“I come from a long line of drug dealers, either drug dealers or drug users," Childress said. "Sometimes I have nightmares about it, about what could have been. I definitely think I would have been a menace to my own society. I think I definitely would have been a part of the problem, not part of the solution.”
A Court Appointed Special Advocate (CASA) connected him to David’s Harp because of his love for music.
“I was kind of skeptical because previous programs, they’re often just not what they appear to be. It’s a very uncomfortable environment,” Childress continued. “So, [I] gave it a shot, thinking that this would probably be like the others and was blown away the first day.”
Childress is now the youngest member on the Foundation’s board. Later this year, he will graduate from the University of LaVerne, with plans to become an attorney. But he said music will always be part of his life.
“Music is forever,” Childress continued, “It will always be my place of peace.”
David's Harp provided more than just music to its students throughout the pandemic, offering food distributions, a distance learning hub and mental health support.
“Don’t ever pay it back, pay it forward,” Childress said. “So, just understanding the value of that is something that I take from this program.”
The group’s work attracted the attention of billionaire philanthropist MacKenzie Scott. She gave David’s Harp a no-strings-attached donation of $1 million.
“I have no clue how MacKenzie Scott found out about us, honestly!" Steppe said. "We are a small non-profit here, but what I know is the community is very authentic and the word has spread kind of quickly, nationally.”
Childress has an idea of why Scott chose David’s Harp. “Part of that giving is to allow your initial investment to keep on investing," he said. "What we do here is invest in people. We invest in our youth and in turn we invest in our communities. I would never be in the position I am today had it not been for David’s Harp.”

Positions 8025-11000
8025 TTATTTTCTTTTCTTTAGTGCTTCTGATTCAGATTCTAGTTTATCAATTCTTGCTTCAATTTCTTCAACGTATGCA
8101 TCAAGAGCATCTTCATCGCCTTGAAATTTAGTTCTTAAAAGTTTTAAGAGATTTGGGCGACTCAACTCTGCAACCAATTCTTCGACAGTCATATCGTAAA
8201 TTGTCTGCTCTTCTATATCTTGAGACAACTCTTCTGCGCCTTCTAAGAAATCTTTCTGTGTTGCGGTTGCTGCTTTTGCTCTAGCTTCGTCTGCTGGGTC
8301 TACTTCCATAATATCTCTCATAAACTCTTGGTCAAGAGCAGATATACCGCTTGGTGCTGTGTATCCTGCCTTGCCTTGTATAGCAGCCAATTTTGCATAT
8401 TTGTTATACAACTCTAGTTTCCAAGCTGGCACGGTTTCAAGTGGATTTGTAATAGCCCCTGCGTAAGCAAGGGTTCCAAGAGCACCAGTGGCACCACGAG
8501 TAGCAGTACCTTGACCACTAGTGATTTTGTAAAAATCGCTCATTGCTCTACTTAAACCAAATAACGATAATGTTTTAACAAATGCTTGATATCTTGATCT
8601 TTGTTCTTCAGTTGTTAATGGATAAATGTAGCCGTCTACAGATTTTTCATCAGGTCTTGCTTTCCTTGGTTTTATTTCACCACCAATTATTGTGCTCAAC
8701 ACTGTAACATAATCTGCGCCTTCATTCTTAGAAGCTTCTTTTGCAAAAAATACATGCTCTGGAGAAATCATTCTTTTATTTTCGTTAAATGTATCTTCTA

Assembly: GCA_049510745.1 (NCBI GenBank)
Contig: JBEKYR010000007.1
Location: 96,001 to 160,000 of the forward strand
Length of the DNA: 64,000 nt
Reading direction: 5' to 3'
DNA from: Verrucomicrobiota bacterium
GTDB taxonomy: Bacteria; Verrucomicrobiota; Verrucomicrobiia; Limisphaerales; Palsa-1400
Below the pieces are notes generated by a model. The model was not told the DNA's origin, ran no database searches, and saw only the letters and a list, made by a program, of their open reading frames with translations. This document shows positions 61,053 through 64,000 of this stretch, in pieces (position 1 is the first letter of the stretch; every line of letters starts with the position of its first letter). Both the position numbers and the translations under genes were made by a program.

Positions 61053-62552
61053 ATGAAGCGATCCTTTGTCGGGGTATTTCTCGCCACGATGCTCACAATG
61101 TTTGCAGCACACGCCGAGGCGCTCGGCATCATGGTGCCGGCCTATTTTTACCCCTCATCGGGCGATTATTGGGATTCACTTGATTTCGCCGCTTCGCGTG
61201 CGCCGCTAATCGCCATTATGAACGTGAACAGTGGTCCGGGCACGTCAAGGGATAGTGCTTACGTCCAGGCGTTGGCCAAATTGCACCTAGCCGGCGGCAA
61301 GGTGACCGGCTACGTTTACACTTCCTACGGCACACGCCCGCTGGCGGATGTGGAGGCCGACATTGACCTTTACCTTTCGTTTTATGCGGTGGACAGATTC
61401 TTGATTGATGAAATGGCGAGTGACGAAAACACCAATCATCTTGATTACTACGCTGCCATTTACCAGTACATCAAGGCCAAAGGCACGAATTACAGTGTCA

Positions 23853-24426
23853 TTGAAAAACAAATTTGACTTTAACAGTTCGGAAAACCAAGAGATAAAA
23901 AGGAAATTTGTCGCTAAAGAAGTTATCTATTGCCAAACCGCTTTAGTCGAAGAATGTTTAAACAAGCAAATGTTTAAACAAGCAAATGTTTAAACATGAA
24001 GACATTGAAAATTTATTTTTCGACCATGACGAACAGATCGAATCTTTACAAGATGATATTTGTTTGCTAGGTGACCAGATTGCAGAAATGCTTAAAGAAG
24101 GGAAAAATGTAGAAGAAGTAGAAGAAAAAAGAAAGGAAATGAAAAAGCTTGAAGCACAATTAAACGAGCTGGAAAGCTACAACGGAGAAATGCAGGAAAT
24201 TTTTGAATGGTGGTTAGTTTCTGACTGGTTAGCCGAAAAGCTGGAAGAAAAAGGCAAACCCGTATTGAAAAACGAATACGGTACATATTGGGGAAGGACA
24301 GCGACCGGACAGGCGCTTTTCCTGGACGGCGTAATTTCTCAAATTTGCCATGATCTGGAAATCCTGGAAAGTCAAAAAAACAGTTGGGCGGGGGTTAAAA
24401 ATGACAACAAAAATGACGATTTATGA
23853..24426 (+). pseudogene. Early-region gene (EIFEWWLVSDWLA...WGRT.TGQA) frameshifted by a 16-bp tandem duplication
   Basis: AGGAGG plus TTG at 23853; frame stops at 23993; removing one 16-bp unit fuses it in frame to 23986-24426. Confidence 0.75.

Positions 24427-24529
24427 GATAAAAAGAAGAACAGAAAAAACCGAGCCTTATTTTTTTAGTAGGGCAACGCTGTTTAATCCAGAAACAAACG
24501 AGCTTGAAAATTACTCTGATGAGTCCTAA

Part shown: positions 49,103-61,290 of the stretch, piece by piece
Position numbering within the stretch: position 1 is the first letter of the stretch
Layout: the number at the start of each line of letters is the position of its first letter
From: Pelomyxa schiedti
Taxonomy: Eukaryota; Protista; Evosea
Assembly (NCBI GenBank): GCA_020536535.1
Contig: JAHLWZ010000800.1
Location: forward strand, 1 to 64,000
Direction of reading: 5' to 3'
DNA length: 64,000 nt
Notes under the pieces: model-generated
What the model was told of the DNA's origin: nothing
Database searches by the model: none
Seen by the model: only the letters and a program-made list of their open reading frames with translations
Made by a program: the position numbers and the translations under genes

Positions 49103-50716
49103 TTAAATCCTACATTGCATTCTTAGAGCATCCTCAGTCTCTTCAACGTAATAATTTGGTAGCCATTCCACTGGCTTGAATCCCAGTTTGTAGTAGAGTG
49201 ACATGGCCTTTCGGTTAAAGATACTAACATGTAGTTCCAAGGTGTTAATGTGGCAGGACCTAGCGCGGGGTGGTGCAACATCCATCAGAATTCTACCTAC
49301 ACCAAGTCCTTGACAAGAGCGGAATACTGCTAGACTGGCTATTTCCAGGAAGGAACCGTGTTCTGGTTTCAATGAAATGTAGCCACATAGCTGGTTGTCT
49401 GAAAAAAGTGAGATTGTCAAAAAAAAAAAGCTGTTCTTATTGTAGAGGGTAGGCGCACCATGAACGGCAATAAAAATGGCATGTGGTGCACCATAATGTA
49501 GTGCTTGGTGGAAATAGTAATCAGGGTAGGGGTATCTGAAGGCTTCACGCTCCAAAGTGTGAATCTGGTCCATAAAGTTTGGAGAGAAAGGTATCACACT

Steppe said the donation will help build creative centers in different parts of the county. Right now the group is based in the Moniker Warehouse in downtown San Diego, a location Steppe said is perfect because it's "along the trolley tracks where people can access it and it’s in a gang neutral area. All of those were essential," he said.
Steppe also hopes to partner with more community members and organizations to foster more creative youth development opportunities. He said the donation will also help with that.
"The thing that I love about creative youth development organizations and this work in particular is that when a young person comes in, they’re part of this community continuously," Steppe said. "We don’t just see them through to an end, to a year, a semester, but they know that this is a place that becomes home for them.”
For both Riley and Childress, David's Harp succeeded in that mission.
“The Foundation, it’s like a home away from home. Now that I work here, I get to be with good people that care and just the whole nine,” Riley said.
“This is my home, walking through these doors, seeing everyone here," Childress said. "We’re all one big family and it doesn’t matter if we just met you that day, we still treat you as such.”
And for at-risk youth who might have the same doubts he once had himself, Childress advised, "Take the leap of faith. Right, I feel like if you place your trust, place your faith inside of this organization, inside of our family, we’re able to welcome you with loving arms.”